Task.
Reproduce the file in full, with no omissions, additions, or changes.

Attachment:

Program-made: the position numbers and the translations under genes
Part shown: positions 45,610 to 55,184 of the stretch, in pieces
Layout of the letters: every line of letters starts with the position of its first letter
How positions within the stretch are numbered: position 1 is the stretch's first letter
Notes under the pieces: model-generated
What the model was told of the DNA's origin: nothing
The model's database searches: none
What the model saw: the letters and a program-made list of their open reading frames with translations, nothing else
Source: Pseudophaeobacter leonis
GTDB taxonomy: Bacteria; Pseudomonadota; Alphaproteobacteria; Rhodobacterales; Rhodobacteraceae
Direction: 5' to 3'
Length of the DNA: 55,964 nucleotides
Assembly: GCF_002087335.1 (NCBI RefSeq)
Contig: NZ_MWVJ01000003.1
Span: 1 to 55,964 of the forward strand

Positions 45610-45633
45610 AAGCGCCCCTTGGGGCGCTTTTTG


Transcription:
Program-made: the position numbers and the translations under genes
Part shown: positions 45,610 to 55,184 of the stretch, in pieces
Layout of the letters: every line of letters starts with the position of its first letter
How positions within the stretch are numbered: position 1 is the stretch's first letter
Notes under the pieces: model-generated
What the model was told of the DNA's origin: nothing
The model's database searches: none
What the model saw: the letters and a program-made list of their open reading frames with translations, nothing else
Source: Pseudophaeobacter leonis
GTDB taxonomy: Bacteria; Pseudomonadota; Alphaproteobacteria; Rhodobacterales; Rhodobacteraceae
Direction: 5' to 3'
Length of the DNA: 55,964 nucleotides
Assembly: GCF_002087335.1 (NCBI RefSeq)
Contig: NZ_MWVJ01000003.1
Span: 1 to 55,964 of the forward strand

Positions 45610-45633
45610 AAGCGCCCCTTGGGGCGCTTTTTG